It does not bother me in the least that I have to attain foodie knowledge to get better treatment at a restaurant. I think someone like the near-mythical food poster, Cabrales, would argue that foodie knowledge matters as much (if not more) to accentuating your meal at a top-line place as it does at a neighborhood place. Moreover, knowledge and understanding are accepted as components in understanding other things put in the mouth, like wine as well as other things experienced with the senses, like art. Do people really walk away from the Art Institute saying, "I paid $5 to see a bunch of paint thrown on a canvass, and no one told me about the secret book that would have helped me understand Pollack?" The great thing about foodie knowledge, as I have argued before, is it's awfully fun obtaining. To me, more fun than art history.

I find little sympathy when someone goes into a Thai place, orders two rather similar dishes and then explains the food was not varied enough. The resources out there in Chicago to learn about food, Chowhound, the LTH listserv, Culinary Historians, those mushroom freaks, the writings of Monica Eng, even the flawed bits in Chicago Magazine, well, foodie knowledge is surely no guarded Templar secret. Yesterday, I was talking briefly with Gwiv, the Ultimo, on this topic, and we noted that eaters could easily go along for the ride, take advantage of the hard work and (what over-the-top) foodie knowledge of guys like the Brilliant One or ErikM. Within the last few weeks, there have been dinners at Penang, the Malaysian restaurant; Ed's Potsticker House, a rare in Chicago, Northern Chinese place; TAC, the Thai restaurant linked above and an extensive insider tour of rib joints. Gwiv famously sussed out Spoon Thai's greatness without a secret menu. It was just about knowing what to ask for and engaging the people there. Anyone can do that. Foodie knowledge is there, boy, so if you do not want it, stop harping at those who do.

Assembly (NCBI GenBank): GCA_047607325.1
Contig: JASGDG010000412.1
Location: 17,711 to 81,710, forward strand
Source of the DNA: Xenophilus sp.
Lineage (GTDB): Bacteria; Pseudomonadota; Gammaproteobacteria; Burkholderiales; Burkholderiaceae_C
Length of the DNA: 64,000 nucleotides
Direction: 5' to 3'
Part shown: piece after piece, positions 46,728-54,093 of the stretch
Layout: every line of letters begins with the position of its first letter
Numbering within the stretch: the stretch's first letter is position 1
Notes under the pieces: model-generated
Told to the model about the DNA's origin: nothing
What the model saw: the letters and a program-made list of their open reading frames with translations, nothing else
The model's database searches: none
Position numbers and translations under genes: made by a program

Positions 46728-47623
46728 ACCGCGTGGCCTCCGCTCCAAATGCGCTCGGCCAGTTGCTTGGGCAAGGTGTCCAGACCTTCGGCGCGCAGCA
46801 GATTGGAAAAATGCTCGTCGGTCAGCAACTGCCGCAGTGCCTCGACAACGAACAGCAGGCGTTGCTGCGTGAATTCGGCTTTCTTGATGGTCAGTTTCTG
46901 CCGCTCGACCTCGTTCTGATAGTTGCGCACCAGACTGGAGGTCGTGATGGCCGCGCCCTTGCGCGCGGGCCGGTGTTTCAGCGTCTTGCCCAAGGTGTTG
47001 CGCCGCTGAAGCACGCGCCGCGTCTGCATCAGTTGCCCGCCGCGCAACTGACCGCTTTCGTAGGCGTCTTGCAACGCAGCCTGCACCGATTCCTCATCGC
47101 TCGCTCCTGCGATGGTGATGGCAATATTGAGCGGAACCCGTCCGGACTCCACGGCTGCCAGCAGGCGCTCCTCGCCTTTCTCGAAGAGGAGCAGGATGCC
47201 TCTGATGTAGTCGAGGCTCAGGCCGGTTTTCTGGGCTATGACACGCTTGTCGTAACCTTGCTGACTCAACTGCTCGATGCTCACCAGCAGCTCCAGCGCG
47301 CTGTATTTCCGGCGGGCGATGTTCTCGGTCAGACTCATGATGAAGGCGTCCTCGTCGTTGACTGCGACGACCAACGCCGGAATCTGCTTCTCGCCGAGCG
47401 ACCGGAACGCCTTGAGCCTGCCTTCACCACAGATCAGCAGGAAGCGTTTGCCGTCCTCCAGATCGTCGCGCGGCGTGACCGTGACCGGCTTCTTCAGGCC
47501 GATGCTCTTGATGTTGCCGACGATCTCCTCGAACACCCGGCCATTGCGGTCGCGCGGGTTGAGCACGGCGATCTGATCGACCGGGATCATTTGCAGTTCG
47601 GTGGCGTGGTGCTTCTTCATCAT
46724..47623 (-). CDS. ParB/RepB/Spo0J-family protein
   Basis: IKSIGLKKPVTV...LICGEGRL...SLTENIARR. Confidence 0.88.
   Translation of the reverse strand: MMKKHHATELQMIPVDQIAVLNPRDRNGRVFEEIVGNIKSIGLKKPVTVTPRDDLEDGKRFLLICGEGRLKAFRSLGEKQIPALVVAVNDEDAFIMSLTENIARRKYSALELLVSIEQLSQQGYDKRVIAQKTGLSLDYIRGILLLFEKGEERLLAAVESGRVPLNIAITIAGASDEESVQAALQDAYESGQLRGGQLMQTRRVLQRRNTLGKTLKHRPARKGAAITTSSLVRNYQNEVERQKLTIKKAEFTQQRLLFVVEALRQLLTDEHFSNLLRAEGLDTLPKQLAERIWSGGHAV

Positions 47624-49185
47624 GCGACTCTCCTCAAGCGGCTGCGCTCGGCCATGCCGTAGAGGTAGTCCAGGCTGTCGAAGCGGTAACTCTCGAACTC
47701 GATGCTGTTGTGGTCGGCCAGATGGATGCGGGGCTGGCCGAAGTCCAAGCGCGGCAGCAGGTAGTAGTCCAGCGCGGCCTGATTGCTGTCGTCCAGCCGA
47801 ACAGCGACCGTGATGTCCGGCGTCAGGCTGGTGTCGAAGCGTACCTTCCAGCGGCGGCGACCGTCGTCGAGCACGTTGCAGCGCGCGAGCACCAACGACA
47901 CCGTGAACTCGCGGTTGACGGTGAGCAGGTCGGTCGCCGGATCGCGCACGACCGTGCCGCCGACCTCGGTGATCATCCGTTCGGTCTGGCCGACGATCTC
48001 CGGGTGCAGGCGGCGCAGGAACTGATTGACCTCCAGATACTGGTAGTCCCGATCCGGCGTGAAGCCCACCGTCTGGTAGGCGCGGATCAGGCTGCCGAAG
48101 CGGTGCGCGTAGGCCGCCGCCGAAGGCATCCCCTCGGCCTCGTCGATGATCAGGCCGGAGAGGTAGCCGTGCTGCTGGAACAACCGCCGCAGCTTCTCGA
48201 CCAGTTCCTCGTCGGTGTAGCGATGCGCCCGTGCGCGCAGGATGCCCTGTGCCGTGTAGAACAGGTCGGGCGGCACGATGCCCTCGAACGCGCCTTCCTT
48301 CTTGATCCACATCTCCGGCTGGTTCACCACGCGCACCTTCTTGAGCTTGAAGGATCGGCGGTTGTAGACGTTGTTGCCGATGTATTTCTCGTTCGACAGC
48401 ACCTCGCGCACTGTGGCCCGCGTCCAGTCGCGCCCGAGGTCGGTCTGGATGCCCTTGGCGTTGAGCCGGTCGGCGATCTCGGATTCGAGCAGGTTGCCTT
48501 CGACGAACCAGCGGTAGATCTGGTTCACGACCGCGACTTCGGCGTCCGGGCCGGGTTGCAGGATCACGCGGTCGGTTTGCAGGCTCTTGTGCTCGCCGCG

Thursday, March 18, 2004

Getting Gorrila Gourmet Web Site

I posted the Gorilla Gourmet thing earlier today without remembering to put a link in for their web site--buy your own DVD! Well, in case you do not want to scroll down to my link list, go here to learn more.

Gorrila Gourmet Airs in Chicago

What Gwiv sez on Chowhound:

In a special Oscar presentation David Hammond and Mike G, of Gorilla Gourmet Maxwell Street Mexican Fame, were presented an..........

Ok, now that I have your attention. Maxwell Street Mexican, first in a continuing series of Gorilla Gourmet's by David and Mike, will air on Chicago cable television Sunday March 21, at 7:30 pm, Channel 21, and again Thursday, March 25, at 10:00 pm on Channel 21.